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For years, William Gouge’s Domestical Duties has stood as the foremost Puritan treatment of Christian family life. Yet due to its size and antiquated expression, it has become almost unknown among current generations of believers. To help revive the usefulness of this classic book, Scott Brown and Joel R. Beeke divided Gouge’s work into three manageable volumes, updated the language to modern standards, and have given it the title Building a Godly Home.
In the third volume, A Holy Vision for Raising Children, Gouge offers wise and practical advice to both children and parents on how to relate to each other with love and honor. Drawing from a wealth of biblical principles and examples, he fleshes out how a household of affectionate authority provides for children and prepares them to live as God’s servants in the world. Fathers, mothers, sons, and daughters will find much here to challenge and guide them.
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William Gouge (1575–1653) was a Puritan minster who served for forty-five years at St. Ann Blackfriars in London and was a member of the Westminster Assembly. He and his wife, Elizabeth, had thirteen children.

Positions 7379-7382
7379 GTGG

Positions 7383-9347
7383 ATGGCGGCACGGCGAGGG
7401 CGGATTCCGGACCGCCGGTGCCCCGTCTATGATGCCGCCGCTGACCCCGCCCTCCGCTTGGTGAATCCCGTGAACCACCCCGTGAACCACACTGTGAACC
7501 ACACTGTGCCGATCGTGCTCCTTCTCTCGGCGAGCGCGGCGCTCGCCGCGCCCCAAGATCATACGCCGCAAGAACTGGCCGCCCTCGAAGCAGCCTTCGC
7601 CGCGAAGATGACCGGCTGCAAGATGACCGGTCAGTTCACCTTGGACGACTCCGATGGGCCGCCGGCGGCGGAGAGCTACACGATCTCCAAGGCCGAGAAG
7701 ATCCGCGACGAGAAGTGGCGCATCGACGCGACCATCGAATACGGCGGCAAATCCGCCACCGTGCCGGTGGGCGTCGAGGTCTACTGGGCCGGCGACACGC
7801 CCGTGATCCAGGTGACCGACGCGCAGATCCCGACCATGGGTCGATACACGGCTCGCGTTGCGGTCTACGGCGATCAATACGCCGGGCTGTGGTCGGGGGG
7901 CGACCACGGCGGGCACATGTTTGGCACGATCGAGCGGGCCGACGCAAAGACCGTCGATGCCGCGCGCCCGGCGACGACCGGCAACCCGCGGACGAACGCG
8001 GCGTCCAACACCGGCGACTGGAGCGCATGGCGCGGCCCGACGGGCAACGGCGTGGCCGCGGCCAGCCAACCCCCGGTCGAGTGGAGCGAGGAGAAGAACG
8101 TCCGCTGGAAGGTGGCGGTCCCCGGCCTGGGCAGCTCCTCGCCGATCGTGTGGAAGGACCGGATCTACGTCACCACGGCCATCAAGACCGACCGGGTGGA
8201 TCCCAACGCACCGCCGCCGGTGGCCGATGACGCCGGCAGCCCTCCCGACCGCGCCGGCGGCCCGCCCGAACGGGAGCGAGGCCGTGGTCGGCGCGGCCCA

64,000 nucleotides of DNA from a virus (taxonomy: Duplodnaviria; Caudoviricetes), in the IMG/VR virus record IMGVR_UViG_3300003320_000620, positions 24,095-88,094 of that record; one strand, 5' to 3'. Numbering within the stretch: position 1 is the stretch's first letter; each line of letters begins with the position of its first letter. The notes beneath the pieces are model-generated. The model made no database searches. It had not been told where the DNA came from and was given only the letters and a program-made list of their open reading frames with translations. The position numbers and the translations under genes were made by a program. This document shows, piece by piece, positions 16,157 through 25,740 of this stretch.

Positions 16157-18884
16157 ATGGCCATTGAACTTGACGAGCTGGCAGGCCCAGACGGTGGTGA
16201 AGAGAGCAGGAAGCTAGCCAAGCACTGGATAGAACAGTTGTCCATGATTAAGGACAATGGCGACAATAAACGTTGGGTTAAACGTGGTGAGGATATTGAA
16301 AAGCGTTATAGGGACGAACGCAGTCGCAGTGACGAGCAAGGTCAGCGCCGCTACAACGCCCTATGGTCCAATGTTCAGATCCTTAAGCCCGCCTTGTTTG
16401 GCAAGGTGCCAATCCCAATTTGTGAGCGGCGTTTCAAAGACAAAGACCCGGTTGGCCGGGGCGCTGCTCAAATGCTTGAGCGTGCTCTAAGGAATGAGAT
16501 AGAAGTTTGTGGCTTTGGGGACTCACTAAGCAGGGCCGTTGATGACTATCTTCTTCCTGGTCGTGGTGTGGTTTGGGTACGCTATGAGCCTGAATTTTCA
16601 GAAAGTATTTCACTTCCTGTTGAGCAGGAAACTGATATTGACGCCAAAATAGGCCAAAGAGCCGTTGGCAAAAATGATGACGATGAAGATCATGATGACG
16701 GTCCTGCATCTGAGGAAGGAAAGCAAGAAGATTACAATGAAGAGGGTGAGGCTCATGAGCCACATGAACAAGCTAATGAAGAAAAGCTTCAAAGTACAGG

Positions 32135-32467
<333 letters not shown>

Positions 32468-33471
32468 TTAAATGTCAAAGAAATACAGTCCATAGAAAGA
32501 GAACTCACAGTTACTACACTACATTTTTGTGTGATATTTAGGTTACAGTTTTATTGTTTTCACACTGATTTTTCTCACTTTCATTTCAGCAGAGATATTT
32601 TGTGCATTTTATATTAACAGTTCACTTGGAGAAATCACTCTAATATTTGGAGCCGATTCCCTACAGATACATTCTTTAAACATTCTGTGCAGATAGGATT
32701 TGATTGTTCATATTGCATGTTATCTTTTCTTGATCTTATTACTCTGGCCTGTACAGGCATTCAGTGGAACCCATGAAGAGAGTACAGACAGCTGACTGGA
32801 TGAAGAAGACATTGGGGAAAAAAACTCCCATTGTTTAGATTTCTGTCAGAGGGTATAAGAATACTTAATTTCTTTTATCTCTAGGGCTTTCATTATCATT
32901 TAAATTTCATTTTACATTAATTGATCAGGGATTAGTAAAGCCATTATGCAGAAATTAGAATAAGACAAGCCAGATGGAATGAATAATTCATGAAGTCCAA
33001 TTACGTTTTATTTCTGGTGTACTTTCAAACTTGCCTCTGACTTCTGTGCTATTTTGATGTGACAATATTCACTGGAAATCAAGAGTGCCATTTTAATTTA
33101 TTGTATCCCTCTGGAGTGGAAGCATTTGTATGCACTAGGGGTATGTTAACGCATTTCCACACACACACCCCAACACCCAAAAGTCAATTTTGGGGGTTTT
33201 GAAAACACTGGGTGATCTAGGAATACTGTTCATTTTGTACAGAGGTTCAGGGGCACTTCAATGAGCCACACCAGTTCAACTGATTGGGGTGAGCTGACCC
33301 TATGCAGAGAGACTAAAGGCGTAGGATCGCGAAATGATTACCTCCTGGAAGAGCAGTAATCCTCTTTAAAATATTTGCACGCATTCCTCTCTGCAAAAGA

“Few issues spell countercultural Christianity as does a biblical view of the home and its various relationships and responsibilities. Those like the seventeenth-century Presbyterian William Gouge, who provided a lengthy exposition of domestic life as outlined in Scripture, got themselves into trouble with those who viewed biblical teaching burdensome (Gouge was vilified by wealthy city women, for example). But domestic reform is essential if we are to reflect godliness in the home, and Gouge’s once enormously popular Of Domestical Duties is without equal in describing what it looks like. A masterful guide, Gouge is pastoral, clearheaded, thoughtful, and eminently Bible-focused as he writes about the tasks, ideals, and problems of Christian family life. Once as popular as Bunyan’s Pilgrim’s Progress and Matthew Henry’s Commentary, Gouge’s Of Domestical Duties deserves a central place in the modern Christian home." — Derek W. H. Thomas, Senior Minister, First Presbyterian Church, Columbia, South Carolina